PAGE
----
A dream vaccine

Lowy and Schiller, in collaboration with scientists at Johns Hopkins University, conducted the first clinical trial of an HPV16 L1 VLP vaccine, on 36 healthy adults. In 2001, they reported that it was safe and spurred a strong immune response. The following year, researchers at Merck & Co., Inc. and their colleagues published results on the effectiveness of their L1 VLP vaccine, which they tested by assessing whether it could prevent HPV16 infection in sexually active women. None of the almost 800 volunteers who received the vaccine—but 41 of the individuals who received a placebo—developed a persistent cervical infection with HPV16. In contrast, equal numbers of women in the two groups developed potentially precancerous cervical cells caused by HPV types other than HPV16. This observation added weight to accumulating evidence that immunization with one type of HPV VLP provides, at best, limited protection from infection by other types.

Two years later, a team led by GlaxoSmithKline, which had taken over MedImmune’s HPV vaccine program, published a similar study with a vaccine composed of HPV18 as well as HPV16 L1 VLPs. The dual agent prevented persistent infection with the HPV types it represents—and it also thwarted aberrant cell growth that can lead to malignancies.

During the following several years, additional clinical trials confirmed and extended these results with both companies’ vaccines. Merck added HPV6 and HPV11 VLPs to its blend and showed that these components ward off genital warts.

The Merck (Gardisil™) and GSK (Cervarix™) vaccines gained FDA approval in 2006 and 2009, respectively, for prevention of cervical precancer and cancer in women. Gardisil has also been approved to defend against potentially malignant growths of the vulva and vagina, as well as genital warts and anal anomalies in males and females. A second generation Gardisil vaccine that covers five additional high-risk HPV types is also now available.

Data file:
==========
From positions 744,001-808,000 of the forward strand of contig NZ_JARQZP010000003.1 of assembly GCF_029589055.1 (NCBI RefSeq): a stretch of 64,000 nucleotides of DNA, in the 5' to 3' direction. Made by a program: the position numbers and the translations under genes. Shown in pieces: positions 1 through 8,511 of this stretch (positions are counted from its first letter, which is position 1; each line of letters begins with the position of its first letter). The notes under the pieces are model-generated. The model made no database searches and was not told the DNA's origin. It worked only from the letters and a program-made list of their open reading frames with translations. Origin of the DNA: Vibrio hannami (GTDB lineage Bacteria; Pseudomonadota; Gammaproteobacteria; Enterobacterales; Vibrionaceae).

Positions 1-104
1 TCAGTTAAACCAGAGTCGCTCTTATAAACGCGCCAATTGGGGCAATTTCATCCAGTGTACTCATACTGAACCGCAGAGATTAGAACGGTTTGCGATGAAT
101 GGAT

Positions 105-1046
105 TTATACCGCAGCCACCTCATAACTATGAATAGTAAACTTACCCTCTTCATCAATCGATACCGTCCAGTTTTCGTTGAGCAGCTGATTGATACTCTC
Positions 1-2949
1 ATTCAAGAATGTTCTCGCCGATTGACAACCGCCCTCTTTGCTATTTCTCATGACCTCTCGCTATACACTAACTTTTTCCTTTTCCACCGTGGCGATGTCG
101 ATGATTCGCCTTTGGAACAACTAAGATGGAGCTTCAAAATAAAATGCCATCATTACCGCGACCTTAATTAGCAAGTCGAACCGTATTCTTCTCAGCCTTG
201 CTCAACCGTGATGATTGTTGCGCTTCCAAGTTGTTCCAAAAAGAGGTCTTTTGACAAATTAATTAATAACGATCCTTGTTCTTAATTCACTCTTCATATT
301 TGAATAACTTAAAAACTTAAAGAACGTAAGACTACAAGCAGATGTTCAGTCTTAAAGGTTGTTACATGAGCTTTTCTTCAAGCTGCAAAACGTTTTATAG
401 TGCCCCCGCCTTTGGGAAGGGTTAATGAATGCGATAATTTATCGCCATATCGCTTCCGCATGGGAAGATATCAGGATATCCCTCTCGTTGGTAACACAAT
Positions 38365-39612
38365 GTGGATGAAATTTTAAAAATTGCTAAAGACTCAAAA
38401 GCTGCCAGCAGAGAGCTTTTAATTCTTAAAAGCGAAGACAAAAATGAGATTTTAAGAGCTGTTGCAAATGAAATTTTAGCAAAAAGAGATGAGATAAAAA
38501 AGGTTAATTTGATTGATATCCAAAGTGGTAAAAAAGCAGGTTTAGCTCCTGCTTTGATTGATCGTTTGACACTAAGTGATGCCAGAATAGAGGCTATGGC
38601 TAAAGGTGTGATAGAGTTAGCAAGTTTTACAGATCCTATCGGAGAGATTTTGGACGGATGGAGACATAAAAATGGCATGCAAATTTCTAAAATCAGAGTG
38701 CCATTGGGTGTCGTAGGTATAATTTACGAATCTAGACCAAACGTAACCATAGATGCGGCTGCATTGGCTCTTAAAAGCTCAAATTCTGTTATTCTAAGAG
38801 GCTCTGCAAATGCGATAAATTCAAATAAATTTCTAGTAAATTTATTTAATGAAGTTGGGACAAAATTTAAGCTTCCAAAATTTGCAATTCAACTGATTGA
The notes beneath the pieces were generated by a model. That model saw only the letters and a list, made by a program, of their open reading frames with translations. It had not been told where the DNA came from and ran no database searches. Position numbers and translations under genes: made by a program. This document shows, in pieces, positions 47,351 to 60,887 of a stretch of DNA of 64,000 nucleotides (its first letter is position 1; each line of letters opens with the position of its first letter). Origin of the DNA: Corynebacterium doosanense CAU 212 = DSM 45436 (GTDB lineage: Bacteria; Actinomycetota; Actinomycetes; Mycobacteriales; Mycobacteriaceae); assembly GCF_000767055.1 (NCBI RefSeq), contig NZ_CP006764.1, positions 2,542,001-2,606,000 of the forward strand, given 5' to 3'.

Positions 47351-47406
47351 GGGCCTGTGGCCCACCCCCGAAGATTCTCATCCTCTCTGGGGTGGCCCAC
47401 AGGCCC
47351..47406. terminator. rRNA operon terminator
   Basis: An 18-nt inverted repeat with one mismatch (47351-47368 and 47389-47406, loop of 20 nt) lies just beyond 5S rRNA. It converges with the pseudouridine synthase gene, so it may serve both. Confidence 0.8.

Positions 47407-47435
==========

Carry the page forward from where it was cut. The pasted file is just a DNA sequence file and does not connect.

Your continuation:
The lag between HPV infection and cancer diagnosis means that the vaccines’ presumptive ability to reduce malignancies will not become obvious until at least 2030, but their benefits are already evident, especially in countries with strong national vaccination programs. In Australia, for instance, the incidence of genital warts and precancerous cervical abnormalities in young women is plummeting.

By 2015, 47 million women worldwide and 13 million in North America had received a full course of three HPV vaccine doses; an additional 12 million worldwide and 7 million in North America had received one or two. In the U.S., routine HPV vaccination has been recommended since 2006 for girls and since 2011 for boys. By 2015, only 28% and 42% of males and females (age 13-17), respectively, had received at least three HPV vaccinations; 50% and 63% of adolescent males and females, respectively, had received at least one.

Cervical cancer hits developing nations especially hard, largely due to a dearth of screening and treatment programs. Widespread dissemination of the HPV vaccine could drastically shrink that burden. Strong data suggest that a single dose could provide robust protection, and Drs. Lowy and Schiller have spearheaded a large effort that is currently under way to test that proposition. A single-dose vaccination schedule would boost the likelihood of delivering the vaccine’s potential to the world’s poorest inhabitants.

Through creative thinking and problem solving, Lowy and Schiller crafted a foundational strategy that paved the way for pharmaceutical companies to develop vaccines for HPV, a microbe that causes a panoply of life-threatening cancers. The clinical and public health benefits of these innovative efforts are still in an early stage, but the impact has already begun to reverberate across the globe.